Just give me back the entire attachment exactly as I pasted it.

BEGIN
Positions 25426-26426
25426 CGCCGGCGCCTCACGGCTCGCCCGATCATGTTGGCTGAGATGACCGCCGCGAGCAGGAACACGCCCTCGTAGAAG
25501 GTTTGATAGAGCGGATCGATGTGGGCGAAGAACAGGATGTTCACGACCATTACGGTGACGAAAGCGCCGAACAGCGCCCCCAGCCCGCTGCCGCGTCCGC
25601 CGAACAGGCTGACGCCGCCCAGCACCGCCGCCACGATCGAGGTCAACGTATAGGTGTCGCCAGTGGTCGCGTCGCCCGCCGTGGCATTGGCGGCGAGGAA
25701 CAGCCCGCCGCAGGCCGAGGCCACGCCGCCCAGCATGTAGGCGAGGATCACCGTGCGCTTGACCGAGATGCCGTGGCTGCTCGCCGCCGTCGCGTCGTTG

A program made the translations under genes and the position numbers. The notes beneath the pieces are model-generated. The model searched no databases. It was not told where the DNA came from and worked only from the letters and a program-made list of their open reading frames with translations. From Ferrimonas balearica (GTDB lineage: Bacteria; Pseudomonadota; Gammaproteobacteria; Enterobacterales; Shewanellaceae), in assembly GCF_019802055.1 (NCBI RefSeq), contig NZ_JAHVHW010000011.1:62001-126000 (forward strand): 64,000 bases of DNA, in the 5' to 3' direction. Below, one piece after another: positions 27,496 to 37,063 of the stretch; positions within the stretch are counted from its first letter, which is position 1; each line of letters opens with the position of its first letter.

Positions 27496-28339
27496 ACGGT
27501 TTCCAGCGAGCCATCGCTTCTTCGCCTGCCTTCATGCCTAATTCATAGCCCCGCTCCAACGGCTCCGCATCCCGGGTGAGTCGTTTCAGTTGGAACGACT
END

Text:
Positions 25426-26426
25426 CGCCGGCGCCTCACGGCTCGCCCGATCATGTTGGCTGAGATGACCGCCGCGAGCAGGAACACGCCCTCGTAGAAG
25501 GTTTGATAGAGCGGATCGATGTGGGCGAAGAACAGGATGTTCACGACCATTACGGTGACGAAAGCGCCGAACAGCGCCCCCAGCCCGCTGCCGCGTCCGC
25601 CGAACAGGCTGACGCCGCCCAGCACCGCCGCCACGATCGAGGTCAACGTATAGGTGTCGCCAGTGGTCGCGTCGCCCGCCGTGGCATTGGCGGCGAGGAA
25701 CAGCCCGCCGCAGGCCGAGGCCACGCCGCCCAGCATGTAGGCGAGGATCACCGTGCGCTTGACCGAGATGCCGTGGCTGCTCGCCGCCGTCGCGTCGTTG

A program made the translations under genes and the position numbers. The notes beneath the pieces are model-generated. The model searched no databases. It was not told where the DNA came from and worked only from the letters and a program-made list of their open reading frames with translations. From Ferrimonas balearica (GTDB lineage: Bacteria; Pseudomonadota; Gammaproteobacteria; Enterobacterales; Shewanellaceae), in assembly GCF_019802055.1 (NCBI RefSeq), contig NZ_JAHVHW010000011.1:62001-126000 (forward strand): 64,000 bases of DNA, in the 5' to 3' direction. Below, one piece after another: positions 27,496 to 37,063 of the stretch; positions within the stretch are counted from its first letter, which is position 1; each line of letters opens with the position of its first letter.

Positions 27496-28339
27496 ACGGT
27501 TTCCAGCGAGCCATCGCTTCTTCGCCTGCCTTCATGCCTAATTCATAGCCCCGCTCCAACGGCTCCGCATCCCGGGTGAGTCGTTTCAGTTGGAACGACT